Financial pressure is the main reason that local couples do not want a second child, according to a report released yesterday.
About 56 percent of those surveyed said they did not have plans for a second child, and a further 35.5 percent were considering whether to have a second baby. Only less 10 percent said they had or planned to have a second child.
The report was released by Institute of Sociology of the Shanghai Academy of Social Sciences, which surveyed 2,079 people. The report said non-local residents had a higher ratio of having a second child than residents with local residency or hukou; and local residents were much more unwilling to have a second child.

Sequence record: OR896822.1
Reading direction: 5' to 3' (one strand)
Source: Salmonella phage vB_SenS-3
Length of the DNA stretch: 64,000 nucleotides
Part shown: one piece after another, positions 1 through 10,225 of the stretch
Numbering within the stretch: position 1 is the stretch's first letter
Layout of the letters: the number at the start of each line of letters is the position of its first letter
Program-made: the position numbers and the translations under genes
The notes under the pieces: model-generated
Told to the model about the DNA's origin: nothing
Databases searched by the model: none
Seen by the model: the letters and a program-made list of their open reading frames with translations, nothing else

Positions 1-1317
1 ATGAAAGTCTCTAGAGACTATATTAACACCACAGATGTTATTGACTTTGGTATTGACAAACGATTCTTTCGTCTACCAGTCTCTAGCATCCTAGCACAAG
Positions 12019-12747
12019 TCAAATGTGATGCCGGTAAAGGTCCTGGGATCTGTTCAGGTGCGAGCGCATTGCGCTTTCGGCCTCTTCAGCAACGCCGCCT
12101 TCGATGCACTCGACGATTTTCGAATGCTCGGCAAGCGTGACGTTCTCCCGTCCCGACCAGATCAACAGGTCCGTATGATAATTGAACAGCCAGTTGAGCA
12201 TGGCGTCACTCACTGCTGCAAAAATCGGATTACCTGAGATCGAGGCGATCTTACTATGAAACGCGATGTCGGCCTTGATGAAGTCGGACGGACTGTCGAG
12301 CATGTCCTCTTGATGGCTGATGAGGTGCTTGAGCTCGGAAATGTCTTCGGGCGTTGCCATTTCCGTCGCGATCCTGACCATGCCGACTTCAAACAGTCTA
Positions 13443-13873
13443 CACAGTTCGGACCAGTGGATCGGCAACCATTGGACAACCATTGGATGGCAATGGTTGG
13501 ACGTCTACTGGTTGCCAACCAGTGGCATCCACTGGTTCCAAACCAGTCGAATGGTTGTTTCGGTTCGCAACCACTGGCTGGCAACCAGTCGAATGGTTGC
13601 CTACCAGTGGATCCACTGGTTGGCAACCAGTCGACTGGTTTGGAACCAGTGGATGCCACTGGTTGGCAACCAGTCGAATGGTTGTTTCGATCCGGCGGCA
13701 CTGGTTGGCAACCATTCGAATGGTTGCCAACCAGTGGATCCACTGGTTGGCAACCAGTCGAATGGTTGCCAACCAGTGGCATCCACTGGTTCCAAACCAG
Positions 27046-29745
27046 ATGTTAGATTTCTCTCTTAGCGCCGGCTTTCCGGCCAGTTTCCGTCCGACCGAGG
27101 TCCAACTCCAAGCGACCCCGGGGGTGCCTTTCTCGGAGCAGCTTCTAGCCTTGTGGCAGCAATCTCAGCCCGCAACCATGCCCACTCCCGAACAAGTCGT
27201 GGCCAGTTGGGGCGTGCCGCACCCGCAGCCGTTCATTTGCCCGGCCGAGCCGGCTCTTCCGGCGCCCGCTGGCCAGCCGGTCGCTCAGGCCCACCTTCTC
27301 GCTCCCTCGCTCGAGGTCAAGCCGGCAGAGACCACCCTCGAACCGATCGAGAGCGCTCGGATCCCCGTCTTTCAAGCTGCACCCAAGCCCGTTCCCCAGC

Among those who planned to have a second child, 64 percent said the main reason for doing so was out of concern that a single child would be lonely. About 18 percent of those wanting a second child said it was because they liked children and a further 10 percent said it was to appease their own parents.
About 44 percent of those who planned to have a second child wanted to have the baby in one or two years. About 57 percent did not care about the baby's sex, while 30 percent wanted to have a girl, and 13 percent a boy.
Financial pressure was followed by concerns over physical and housing conditions as the main reasons for not having a second child.